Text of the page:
A widespread phenomenon in moving microorganisms and cells is their ability to reorient themselves depending on changes of concentrations of certain chemical signals. In this paper we discuss kinetic models for chemosensitive movement, which also takes into account evaluations of gradient fields of chemical stimuli which subsequently influence the motion of the respective microbiological species. The basic type of model was discussed by Alt [J. Math. Biol., 9 (1980), pp. 147-177], [J. Reine Angew. Math., 322 (1981), pp. 15-41] and by Othmer, Dunbar, and Alt [J. Math. Biol., 26 (1988), pp. 263-298]. Chalub et al. rigorously proved that, in three dimensions, these kinds of kinetic models lead to the classical Keller-Segel model as its drift-diffusion limit when the equation for the chemo-attractant is of elliptic type [Monatsh. Math., 142 (2004), pp. 123-141], [On the Derivation of Drift-Diffusion Model for Chemotaxis from Kinetic Equations, ANUM preprint 14/02, Vienna Technical University, 2002]. In [H. Hwang, K. Kang, and A. Stevens, Drift-diffusion limits of kinetic models for chemotaxis: A generalization, Discrete Contin. Dyn. Syst. Ser. B., to appear] it was proved that the macroscopic diffusion limit exists in both two and three dimensions also when the equation of the chemo-attractant is of parabolic type. So far in the rigorous derivations, only the density of the chemo-attractant was supposed to influence the motion of the chemosensitive species. Here we show that in the macroscopic limit some types of evaluations of gradient fields of the chemical stimulus result in a change of the classical parabolic Keller-Segel model for chemotaxis. Under suitable structure conditions, global solutions for the kinetic models can be shown.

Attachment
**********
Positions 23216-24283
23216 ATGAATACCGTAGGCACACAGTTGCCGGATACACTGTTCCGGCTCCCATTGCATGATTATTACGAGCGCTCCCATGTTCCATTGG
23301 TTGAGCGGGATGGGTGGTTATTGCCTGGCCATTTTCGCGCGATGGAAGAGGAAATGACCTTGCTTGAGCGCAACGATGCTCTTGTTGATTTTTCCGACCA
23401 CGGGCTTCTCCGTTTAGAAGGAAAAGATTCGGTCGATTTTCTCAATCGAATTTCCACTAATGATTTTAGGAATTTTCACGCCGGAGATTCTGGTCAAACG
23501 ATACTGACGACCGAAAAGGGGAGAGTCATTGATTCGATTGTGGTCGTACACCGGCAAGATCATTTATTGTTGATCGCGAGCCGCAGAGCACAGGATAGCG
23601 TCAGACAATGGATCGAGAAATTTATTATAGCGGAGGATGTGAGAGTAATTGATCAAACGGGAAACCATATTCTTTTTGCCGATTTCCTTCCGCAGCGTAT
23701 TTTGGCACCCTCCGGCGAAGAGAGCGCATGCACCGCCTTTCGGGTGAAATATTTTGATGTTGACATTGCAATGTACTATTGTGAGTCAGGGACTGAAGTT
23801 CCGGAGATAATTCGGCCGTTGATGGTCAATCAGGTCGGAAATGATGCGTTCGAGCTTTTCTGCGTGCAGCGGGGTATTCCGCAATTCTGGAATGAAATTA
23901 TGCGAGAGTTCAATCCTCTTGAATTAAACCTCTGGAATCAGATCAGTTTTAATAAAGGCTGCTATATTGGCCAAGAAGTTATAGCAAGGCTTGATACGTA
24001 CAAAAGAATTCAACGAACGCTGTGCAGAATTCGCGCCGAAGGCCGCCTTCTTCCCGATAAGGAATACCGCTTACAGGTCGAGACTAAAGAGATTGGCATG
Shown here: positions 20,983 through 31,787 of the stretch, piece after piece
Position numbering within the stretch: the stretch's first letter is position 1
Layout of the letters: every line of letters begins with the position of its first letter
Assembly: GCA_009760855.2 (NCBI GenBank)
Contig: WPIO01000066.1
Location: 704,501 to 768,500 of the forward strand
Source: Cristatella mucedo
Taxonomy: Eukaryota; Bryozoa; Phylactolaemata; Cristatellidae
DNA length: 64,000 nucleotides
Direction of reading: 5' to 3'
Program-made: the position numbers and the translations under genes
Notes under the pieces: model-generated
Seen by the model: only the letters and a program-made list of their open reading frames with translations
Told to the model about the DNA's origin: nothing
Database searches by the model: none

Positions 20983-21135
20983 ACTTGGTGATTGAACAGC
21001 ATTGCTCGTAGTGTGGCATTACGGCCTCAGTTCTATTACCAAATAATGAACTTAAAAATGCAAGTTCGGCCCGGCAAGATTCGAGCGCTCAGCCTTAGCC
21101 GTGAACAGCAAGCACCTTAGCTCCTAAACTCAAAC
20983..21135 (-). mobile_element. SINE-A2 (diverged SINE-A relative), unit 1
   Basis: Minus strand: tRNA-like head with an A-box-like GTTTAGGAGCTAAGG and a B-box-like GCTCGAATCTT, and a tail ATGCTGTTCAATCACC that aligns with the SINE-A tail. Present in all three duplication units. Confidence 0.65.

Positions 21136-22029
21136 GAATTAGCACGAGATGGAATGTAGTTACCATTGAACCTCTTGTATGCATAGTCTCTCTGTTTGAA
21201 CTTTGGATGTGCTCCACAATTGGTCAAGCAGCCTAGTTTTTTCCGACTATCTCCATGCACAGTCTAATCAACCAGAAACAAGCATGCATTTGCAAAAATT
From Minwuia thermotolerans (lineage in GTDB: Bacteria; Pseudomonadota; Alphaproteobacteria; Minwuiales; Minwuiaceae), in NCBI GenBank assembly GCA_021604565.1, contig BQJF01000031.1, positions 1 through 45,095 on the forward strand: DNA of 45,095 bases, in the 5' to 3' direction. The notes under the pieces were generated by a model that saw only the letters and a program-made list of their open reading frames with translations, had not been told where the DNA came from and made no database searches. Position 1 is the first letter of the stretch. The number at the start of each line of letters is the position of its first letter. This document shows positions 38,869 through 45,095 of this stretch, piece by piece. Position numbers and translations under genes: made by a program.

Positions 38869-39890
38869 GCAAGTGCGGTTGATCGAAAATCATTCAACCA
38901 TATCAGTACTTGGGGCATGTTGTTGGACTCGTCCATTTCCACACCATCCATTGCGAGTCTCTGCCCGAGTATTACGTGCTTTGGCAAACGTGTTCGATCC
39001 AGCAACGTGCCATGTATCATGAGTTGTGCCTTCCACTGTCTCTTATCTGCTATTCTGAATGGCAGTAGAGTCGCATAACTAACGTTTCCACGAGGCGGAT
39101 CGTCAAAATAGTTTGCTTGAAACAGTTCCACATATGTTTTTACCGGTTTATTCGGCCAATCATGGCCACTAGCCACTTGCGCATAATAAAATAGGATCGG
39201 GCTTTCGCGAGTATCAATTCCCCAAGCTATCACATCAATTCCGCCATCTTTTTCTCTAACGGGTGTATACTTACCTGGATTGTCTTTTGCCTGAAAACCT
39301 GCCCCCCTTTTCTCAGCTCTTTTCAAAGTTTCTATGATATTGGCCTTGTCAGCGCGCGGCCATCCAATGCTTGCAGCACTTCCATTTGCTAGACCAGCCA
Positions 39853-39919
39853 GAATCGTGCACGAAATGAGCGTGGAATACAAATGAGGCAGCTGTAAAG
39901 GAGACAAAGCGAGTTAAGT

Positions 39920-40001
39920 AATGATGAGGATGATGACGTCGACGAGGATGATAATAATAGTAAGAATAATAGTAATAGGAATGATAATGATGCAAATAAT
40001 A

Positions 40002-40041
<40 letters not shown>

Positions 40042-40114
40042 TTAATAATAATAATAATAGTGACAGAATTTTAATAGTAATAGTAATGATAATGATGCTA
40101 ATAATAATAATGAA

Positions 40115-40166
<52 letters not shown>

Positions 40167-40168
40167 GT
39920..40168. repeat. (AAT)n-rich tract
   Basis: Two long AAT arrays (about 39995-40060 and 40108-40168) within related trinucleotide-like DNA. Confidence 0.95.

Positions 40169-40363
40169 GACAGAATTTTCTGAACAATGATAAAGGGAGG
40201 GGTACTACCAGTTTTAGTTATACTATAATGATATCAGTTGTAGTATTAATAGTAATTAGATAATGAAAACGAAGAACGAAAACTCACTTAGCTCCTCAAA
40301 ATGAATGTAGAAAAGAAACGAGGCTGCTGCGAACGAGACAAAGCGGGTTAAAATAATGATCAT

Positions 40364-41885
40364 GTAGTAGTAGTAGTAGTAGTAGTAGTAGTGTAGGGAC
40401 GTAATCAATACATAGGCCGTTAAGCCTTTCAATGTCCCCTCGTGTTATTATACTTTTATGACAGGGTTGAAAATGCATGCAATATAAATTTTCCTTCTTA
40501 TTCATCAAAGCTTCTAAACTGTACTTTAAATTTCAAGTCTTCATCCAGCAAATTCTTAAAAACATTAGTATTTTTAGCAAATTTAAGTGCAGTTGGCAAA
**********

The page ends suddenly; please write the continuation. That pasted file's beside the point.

All Science Journal Classification (ASJC) codes
- Computational Mathematics
- Applied Mathematics